Existential Depression Recovery: If Nothing Matters then Do What You Want

“I was drawn to all the wrong things: I liked to drink, I was lazy, I didn’t have a god, politics, ideas, ideals. I was settled into nothingness; a kind of non-being, and I accepted it. I didn’t make for an interesting person. I didn’t want to be interesting, it was too hard. What I really wanted was only a soft, hazy space to live in, and to be left alone. On the other hand, when I got drunk I screamed, went crazy, got all out of hand. One kind of behavior didn’t fit the other. I didn’t care.”

Charles Bukowski,

Why are we here? That is the question that starts it all for some, and ends it all for others. It is the grand mystery, the divine paradox. There is no identifiable reason for why there is something rather than nothing. The more we try to find that answer, the more questions we create. If you lived forever you could think about it all day and probably never find an answer. That is ok. It is a question that does not need to be answered. A mystery that for all intents and purposes, should remain a mystery. The question you should really be asking is, why are you here? That is a much easier question to ask than the great mystery.

I am going to be very frank, you are right about certain facts. There is no objective meaning to life. There is no purpose nor explanation for why there is something rather than nothing. It has been discussed at length by men who devote their entire lives to it, and yet it has only created more questions than answers. An infinitely growing number of questions with an infinitely growing number of answers. Trying to find the initial why but failure after failure. That is the result of delving into the nature of existence. It is a beautiful result.

From Existential Dread to Existential Depression

An existential crisis is not abnormal, it is perfectly healthy. It motivates us to seek meaning beyond simple pleasures that keep us satisfied for a few moments before we seek more. It adds excitement to an otherwise dull and boring life. However, when we fixate on it, we begin to dread the existence of life itself. We forget to enjoy the beauty of it, and miss the forest for the trees. The individual flower, tree, or animal isn’t the most important part. It’s how the whole works that is marveling. It is a matter of too much focus.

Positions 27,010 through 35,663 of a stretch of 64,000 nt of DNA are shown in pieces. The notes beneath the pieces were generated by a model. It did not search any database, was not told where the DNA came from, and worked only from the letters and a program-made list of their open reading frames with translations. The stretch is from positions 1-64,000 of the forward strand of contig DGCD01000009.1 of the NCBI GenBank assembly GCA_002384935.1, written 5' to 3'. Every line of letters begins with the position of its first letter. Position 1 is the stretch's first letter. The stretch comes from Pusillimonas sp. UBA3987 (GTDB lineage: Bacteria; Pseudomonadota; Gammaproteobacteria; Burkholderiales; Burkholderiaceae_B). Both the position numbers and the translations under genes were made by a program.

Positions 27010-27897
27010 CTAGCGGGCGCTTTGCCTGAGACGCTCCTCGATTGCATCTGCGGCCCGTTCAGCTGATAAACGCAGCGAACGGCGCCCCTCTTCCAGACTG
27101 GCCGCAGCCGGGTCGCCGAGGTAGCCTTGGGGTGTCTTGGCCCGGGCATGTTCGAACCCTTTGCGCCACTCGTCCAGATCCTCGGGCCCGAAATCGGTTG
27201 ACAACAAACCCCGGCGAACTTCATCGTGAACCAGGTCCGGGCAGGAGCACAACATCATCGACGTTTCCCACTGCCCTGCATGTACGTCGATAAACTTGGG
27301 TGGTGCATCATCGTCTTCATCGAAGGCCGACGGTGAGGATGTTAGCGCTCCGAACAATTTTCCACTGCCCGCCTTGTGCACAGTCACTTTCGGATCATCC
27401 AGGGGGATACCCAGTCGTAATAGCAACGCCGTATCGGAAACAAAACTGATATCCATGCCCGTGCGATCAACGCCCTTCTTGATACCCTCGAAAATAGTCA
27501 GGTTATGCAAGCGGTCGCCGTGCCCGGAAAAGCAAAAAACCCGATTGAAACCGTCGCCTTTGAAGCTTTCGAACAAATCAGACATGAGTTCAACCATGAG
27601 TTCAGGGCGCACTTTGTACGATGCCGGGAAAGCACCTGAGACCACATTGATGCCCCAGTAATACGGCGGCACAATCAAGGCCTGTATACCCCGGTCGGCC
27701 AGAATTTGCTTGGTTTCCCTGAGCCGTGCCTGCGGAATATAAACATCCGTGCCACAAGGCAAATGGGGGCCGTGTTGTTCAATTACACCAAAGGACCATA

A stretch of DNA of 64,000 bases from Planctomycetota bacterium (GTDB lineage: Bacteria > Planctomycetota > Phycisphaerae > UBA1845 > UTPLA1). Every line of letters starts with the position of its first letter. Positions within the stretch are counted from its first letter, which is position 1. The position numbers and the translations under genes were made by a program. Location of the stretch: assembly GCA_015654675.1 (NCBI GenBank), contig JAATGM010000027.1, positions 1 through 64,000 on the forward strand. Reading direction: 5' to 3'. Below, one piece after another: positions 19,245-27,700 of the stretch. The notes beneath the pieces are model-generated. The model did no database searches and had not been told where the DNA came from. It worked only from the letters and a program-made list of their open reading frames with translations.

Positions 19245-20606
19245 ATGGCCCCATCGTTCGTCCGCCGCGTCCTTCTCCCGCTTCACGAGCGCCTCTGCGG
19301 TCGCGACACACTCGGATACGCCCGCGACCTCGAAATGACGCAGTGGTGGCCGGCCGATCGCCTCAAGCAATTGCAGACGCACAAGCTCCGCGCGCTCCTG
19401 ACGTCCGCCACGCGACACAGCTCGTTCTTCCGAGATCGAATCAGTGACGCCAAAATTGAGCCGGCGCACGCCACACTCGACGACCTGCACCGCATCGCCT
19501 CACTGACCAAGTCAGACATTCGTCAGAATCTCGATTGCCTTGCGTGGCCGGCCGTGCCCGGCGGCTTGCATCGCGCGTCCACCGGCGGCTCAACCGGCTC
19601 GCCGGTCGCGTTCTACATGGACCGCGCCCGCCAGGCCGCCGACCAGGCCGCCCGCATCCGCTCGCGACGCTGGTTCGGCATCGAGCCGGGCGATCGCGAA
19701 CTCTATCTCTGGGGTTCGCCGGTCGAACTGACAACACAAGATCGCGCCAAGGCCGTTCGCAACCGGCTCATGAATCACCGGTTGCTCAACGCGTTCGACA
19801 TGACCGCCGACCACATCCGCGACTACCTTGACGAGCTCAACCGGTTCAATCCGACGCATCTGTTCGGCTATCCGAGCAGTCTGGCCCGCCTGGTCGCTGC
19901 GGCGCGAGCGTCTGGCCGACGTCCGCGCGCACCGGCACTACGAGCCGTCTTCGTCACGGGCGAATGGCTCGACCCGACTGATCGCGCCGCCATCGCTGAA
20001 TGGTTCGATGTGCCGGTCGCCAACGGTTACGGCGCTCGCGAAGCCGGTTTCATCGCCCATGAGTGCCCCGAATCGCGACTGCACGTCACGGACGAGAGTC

What Existential Depression Feels Like: Manifestations and Symptoms

It can feel like a sense of complete emptiness. Like the love that should be flowing from your heart has been cut off. No warmth, no joy, no desire for pleasure, no energy. You just respond to stimuli as best you can. Others may confuse it with a feeling of loneliness but that actually feels very different. A person with existential depression usually self isolates because there is just too much stimuli to deal with in ordinary life. A large focus on the suffering combined with existential dread that one day, everything will just go black, again.

Fixation on an Objective Meaning of Life: The main problem that arises is that people who suffer from existential depression assume there is one definitive purpose that governs what they should be doing. This fixation over the “right answer” leads to the depression. While questioning your purpose in life is a common and understandable concern, it can become a troubling symptom if it becomes all-consuming. Preoccupation with this profound question can start to hinder other important aspects of your life, such as your relationships, self-care, and work.